journalism

Projo revenue slid 4% in 2013; advertising losses hit $96M

March 12th, 2014 at 10:08 am by under Nesi's Notes, On the Main Site

Projo annual revenue 2005 to 2013By Ted Nesi

PROVIDENCE, R.I. (WPRI) – The Providence Journal’s revenue declined at a faster pace in 2013 as continued growth in its contracts for printing and distribution failed to offset falling circulation and another double-digit drop in advertising sales.

The Journal’s revenue totaled $90.1 million in 2013, a Securities & Exchange Commission filing by its parent company A.H. Belo shows. That was a 4% decrease in revenue compared with 2012, more than the prior year’s 1% drop but less than the declines of the five years from 2007 to 2011.

Total Journal revenue has plummeted 46% since 2005, when the newspaper pulled in $165.6 million. A.H. Belo is now in the process of trying to sell the local daily, a process that Chief Financial Officer Alison Engel recently said could be completed by April or May. It’s unclear who the buyer would be.

The Journal remains profitable, according to Engel. Howard Sutton, The Journal’s longtime publisher, and Karen Bordeleau, the paper’s executive editor, did not respond to a request for comment.

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A.H. Belo shares up 30% as company moves to sell Projo

February 24th, 2014 at 12:09 pm by under Nesi's Notes, On the Main Site

Providence Journal owner A.H. Belo’s stock is on a tear just as the company prepares to sell the local daily.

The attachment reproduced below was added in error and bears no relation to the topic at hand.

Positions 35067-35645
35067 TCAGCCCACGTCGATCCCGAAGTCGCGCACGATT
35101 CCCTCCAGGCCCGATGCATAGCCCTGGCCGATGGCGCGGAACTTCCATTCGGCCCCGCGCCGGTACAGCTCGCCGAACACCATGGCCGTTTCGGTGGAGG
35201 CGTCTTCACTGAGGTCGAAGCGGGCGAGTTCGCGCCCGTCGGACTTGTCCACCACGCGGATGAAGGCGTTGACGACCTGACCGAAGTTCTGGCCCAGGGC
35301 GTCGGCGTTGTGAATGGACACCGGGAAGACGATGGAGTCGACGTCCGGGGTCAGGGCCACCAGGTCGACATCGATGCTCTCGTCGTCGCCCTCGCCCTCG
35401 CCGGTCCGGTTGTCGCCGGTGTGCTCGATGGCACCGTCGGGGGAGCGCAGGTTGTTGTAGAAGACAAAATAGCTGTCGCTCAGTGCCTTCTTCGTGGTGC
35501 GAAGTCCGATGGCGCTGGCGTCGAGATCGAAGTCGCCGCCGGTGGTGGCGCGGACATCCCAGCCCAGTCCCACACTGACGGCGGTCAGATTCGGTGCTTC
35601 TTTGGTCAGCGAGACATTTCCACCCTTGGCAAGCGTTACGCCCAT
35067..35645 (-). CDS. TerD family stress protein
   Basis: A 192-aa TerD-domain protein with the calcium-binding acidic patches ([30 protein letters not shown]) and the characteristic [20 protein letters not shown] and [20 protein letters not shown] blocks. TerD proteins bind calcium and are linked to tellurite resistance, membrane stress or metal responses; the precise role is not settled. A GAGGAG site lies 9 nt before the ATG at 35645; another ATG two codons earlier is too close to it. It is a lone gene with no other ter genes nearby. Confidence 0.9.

Shares of Dallas-based A.H. Belo have jumped more than 30% in New York Stock Exchange trading since closing at $8.05 on Feb. 11, a day before the company announced a $16 million annual profit for 2013 and gave an update on its efforts to sell The Journal. The stock was at $10.49 at 11:56 a.m. Monday.

The rising share price has triggered at least 10 stock transactions by A.H. Belo insiders, SEC filings show.

It’s a far cry from the grim days of early 2009, when A.H. Belo stock tanked amid the post-crisis market crash and deep uncertainty in the newspaper industry. The company’s shares fell as low as 68 cents on March 10, 2009, meaning an investor who bought the stock that day and held it would have a 1,442% gain today.

A.H. Belo Chief Financial Officer Alison Engel told investors Feb. 12 that the company would send out sale books to potential Journal buyers this month, and that she expected the process “to wrap up, I would assume, sometime in April or May.” Engel didn’t respond to an email requesting further comment; Journal executive editor Karen Bordeleau declined to comment.